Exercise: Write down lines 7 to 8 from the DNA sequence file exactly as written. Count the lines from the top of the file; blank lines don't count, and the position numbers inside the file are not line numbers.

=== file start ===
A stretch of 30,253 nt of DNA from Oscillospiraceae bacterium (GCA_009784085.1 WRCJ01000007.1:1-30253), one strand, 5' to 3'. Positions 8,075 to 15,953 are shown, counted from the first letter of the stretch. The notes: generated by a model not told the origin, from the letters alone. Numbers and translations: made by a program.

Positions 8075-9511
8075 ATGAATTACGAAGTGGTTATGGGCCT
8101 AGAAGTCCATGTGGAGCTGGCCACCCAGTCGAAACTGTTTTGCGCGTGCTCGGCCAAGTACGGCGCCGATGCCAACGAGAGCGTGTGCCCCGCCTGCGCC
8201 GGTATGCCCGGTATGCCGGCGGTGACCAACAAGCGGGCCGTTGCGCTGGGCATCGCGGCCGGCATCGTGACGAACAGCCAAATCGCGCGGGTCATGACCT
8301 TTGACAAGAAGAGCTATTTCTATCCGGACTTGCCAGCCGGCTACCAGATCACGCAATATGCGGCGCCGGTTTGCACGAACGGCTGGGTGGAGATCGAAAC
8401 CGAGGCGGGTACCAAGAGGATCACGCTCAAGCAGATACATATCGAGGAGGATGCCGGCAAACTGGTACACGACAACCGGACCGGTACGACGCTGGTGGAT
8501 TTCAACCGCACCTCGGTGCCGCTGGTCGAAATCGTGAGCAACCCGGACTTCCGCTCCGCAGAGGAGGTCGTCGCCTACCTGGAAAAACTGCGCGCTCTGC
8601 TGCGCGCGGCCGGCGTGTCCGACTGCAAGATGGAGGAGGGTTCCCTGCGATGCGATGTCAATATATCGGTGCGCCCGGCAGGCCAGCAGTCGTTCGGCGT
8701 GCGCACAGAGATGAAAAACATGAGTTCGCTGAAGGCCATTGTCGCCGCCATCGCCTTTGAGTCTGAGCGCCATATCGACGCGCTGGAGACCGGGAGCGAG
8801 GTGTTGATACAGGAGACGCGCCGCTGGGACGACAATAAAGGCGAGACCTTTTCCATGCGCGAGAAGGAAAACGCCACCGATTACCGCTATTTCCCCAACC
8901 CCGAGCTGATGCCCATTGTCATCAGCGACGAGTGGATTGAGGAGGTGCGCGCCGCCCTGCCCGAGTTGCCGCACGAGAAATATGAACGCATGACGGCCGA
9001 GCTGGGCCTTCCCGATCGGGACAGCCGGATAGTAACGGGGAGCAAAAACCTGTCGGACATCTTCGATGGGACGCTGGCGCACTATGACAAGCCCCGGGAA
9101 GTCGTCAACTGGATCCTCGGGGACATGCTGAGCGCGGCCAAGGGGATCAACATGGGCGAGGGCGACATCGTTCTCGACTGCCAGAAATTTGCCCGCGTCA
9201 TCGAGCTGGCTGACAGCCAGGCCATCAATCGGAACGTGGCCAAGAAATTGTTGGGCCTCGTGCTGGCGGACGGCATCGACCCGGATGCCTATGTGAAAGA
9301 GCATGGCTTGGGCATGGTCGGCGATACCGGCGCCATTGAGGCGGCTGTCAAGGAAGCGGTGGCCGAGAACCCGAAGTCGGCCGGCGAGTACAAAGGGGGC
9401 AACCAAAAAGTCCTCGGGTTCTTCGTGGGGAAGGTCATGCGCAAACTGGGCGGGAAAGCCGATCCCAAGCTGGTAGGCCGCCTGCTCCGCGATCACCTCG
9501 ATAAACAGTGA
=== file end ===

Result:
8401 CGAGGCGGGTACCAAGAGGATCACGCTCAAGCAGATACATATCGAGGAGGATGCCGGCAAACTGGTACACGACAACCGGACCGGTACGACGCTGGTGGAT
8501 TTCAACCGCACCTCGGTGCCGCTGGTCGAAATCGTGAGCAACCCGGACTTCCGCTCCGCAGAGGAGGTCGTCGCCTACCTGGAAAAACTGCGCGCTCTGC